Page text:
This is not something Google wants to hide. Quite the opposite in fact. In Google’s eyes it’s a major bonus because it potentially means you’ll spend a lot less time wading through irrelevant links. And that’s true. However, DuckDuckGo’s stance is that if a search engine is re-ordering the results according to its own (mechanical) notion of what the user wants, then that user begins to get sucked into a bubble, in which only the information they want to see is presented to them. In such circumstances, they can miss alternative options and views, which could feasibly be much more popular and important than their own. The theory is that their understanding of important matters can become increasingly biased as they're sucked further into their personal 'bubble'.

That’s obviously a worst case scenario and it would probably only seriously affect those who are so blinkered and lacking in inquisitiveness that they’d end up being biased anyway. I don’t think search engine ‘bubbling’ could create the kind of stunted thinking and one-sidedness that newspaper editors can instill in people with their pro-active messaging. But DuckDuckGo has a point. There are negative consequences to presenting results with a personal, rather than a statistical bias.

Incidentally, if you think you are being ‘bubbled’ by Google, or are sceptical, try a search as you’d normally work, and then try the same search using Anonymouse (there’s an overview of Anonymouse in this article). With Anonymouse, Google won’t realise it’s you doing the search, so you’ll see what a different user would see. This will reveal the effects of ‘bubbling’, if any are present.

Bubbling goes hand in hand with tracking as the two major negatives, as associated with using Google Search by the kind of user DuckDuckGo is aiming to bring on board. DuckDuckGo won’t bubble you because without storing your search history it just doesn’t have the means to do it. And there’s something else it won’t do. It won’t pass on your search terms to the sites you visit.

For example, if you search for “MIJ ’62 Strat reissue“ and you end up on this site (and a lot of people do), then Google tells me that you typed “MIJ ’62 Strat reissue” into its search box. I doubt you’d be greatly worried about me knowing that – especially since I don’t know who you are and I don’t make any efforts to find out. But what if you typed: “Photo of man with a large tool”, and this was a site which did collect information that could potentially identify you? Well, not only have you told Google you want a picture of a man with a large tool, but you’ve also told the proprietor or administrator of the site(s) you’ve ended up on. The sites you end up on may have appalling privacy policies, but before you’ve even had chance to read or agree to any privacy terms, those sites have been furnished with what could be a very private request, potentially in association with your IP address.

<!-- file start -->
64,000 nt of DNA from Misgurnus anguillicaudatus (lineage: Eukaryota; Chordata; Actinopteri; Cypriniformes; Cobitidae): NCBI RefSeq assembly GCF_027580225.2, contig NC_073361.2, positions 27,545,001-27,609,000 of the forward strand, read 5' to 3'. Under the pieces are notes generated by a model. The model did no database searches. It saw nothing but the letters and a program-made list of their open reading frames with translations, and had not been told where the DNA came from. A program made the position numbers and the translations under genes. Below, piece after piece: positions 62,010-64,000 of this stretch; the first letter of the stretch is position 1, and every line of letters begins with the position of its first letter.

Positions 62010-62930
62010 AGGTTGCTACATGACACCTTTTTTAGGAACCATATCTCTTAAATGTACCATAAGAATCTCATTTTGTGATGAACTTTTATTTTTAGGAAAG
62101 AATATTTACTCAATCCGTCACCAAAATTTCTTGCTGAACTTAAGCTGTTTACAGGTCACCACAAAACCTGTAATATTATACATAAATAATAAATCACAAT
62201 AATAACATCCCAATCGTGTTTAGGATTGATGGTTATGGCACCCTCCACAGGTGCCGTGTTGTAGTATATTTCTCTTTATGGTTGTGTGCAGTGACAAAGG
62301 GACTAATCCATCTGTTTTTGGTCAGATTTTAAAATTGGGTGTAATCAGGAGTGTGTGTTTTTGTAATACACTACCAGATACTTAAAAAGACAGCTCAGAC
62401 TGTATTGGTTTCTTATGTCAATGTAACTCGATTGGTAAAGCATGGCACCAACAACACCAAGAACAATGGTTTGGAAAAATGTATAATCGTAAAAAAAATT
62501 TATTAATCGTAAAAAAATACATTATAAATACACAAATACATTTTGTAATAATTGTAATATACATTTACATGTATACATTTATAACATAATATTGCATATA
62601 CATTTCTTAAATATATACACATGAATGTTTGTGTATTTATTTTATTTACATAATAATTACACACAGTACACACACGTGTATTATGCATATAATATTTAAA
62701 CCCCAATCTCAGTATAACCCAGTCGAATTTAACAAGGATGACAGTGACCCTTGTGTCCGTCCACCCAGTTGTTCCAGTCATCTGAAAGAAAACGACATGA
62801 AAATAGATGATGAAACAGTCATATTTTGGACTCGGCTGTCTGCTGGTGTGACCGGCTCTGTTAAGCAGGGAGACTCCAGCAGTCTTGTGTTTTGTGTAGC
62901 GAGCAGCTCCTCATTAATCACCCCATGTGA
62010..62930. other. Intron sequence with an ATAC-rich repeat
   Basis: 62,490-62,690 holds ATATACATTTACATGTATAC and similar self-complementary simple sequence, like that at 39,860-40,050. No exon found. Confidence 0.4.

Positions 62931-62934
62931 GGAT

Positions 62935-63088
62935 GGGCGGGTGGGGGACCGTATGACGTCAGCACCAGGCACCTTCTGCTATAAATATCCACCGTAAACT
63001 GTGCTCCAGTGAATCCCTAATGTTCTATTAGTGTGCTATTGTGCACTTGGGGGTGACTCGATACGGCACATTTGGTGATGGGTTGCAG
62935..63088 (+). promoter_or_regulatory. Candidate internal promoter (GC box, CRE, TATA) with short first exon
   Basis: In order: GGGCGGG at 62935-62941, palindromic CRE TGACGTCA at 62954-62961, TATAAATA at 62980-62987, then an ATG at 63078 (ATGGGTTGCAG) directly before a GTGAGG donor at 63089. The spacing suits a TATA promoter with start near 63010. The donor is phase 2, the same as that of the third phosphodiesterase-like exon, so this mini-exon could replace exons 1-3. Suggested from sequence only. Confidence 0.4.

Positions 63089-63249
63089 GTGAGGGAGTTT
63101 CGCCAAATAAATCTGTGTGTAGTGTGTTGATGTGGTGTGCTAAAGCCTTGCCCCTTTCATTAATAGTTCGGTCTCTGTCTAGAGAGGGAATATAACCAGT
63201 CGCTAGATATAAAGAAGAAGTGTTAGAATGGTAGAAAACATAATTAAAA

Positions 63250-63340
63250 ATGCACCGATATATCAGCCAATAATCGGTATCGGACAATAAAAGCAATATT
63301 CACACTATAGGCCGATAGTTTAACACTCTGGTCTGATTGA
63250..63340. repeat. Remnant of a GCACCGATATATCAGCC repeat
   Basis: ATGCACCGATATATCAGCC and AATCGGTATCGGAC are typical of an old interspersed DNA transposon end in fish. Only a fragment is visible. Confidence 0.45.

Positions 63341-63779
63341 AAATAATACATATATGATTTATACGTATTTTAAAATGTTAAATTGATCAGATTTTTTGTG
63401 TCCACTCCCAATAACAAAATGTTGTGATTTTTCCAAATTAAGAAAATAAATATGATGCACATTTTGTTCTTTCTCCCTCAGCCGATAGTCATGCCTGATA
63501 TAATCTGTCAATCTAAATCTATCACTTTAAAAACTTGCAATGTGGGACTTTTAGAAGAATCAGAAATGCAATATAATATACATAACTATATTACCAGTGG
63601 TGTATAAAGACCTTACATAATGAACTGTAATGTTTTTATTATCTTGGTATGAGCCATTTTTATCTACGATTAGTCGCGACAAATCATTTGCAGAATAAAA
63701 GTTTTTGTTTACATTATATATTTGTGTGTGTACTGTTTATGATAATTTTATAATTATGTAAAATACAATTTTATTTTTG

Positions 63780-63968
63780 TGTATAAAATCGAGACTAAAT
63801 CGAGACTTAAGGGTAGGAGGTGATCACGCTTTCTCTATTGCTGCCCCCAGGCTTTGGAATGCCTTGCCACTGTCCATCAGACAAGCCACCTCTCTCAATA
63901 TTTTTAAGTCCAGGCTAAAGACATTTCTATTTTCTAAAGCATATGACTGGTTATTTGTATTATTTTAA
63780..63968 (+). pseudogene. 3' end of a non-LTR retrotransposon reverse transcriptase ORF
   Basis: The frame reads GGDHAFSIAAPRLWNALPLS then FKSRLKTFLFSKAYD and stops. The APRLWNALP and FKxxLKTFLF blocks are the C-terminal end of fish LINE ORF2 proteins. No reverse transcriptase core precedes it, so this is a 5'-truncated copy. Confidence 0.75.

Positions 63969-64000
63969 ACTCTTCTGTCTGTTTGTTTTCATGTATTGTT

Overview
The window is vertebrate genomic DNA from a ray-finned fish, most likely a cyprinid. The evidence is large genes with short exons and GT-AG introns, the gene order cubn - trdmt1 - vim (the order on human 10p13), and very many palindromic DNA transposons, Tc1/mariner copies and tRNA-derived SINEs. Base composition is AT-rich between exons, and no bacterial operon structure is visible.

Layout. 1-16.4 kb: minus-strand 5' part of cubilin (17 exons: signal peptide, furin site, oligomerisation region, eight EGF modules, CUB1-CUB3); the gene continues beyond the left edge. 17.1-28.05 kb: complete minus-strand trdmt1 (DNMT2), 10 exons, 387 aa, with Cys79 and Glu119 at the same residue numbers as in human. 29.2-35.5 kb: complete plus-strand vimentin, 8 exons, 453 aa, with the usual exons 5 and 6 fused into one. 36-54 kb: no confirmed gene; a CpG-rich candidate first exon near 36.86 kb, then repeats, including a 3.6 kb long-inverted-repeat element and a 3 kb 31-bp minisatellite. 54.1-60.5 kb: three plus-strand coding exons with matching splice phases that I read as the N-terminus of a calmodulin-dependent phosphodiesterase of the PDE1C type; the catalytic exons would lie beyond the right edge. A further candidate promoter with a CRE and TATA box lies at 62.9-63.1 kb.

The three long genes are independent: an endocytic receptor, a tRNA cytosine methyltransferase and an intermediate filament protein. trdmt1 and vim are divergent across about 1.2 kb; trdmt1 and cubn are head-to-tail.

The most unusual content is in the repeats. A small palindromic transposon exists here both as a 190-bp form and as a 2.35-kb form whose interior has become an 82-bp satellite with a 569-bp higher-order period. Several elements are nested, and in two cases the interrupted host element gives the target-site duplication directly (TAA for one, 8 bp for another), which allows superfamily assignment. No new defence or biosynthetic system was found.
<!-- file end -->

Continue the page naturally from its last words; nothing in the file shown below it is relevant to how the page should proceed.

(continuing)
You may of course be fine with the whole world knowing you want a photo of a man with a large tool, and there's no inherent reason why you shouldn't be. It's just that the phrases we type can be construed in negative ways, and you don't know who's getting their hands on this information, or what assumptions they'll make about you, or how they'll manage the data.

So DuckDuckGo, as a search engine which by default filters out your search term before referring you to any given site, does a great deal to keep you clear of any referenceable data leaks. But, you have to also consider the flipside of a search engine which never gives websites any search terms. If all search engines worked in the same way as DuckDuckGo, then websites would have far less idea of what visitors were really looking for. That would almost inevitably mean fewer sites meeting your needs in terms of content.


DuckDuckGo takes some getting used to after Google. The initial interface looks familiar, but once you’ve entered your search word(s) or phrase, things look more alien. There are some adverts added to the standard search results, but they’re well enough identified, and obviously the company has to make money somehow.

The results themselves seem fine, and they’re appropriate. I’d describe the quality of the links as pretty consistently high. But the results are more limited than those served up by Google I feel. DuckDuckGo sets out to aggressively rid searches of what it sees as spam, but of course what to DuckDuckGo is consdered spam, could be a perfectly legitimate result for the user. Google can in my view be a little too liberal in displaying pointless link havens and unanswered questions on forums, though, and if you feel the same you may be very impressed with DuckDuckGo. What can be said without any question at all is that DuckDuckGo serves up different results from Google. Markedly different in some cases. That may be good or bad, depending on what you're looking for, but DuckDuckGo looks very competent within the parameters it's set itself. I don't think DuckDuckGo comes close to rivalling Google's advanced search options, which really weed out the obscurest of the obscure. But for everyday searches, I'm happy with it so far.

So I'd suggest trying out DuckDuckGo. It is different, as I say, and you'll never really know if it suits you until you've given it a blast. I doubt you'll completely sever all ties with Google Search. It hasn't attained its current status without being a damn good search engine. But there are alternatives, and this one really appeals to me.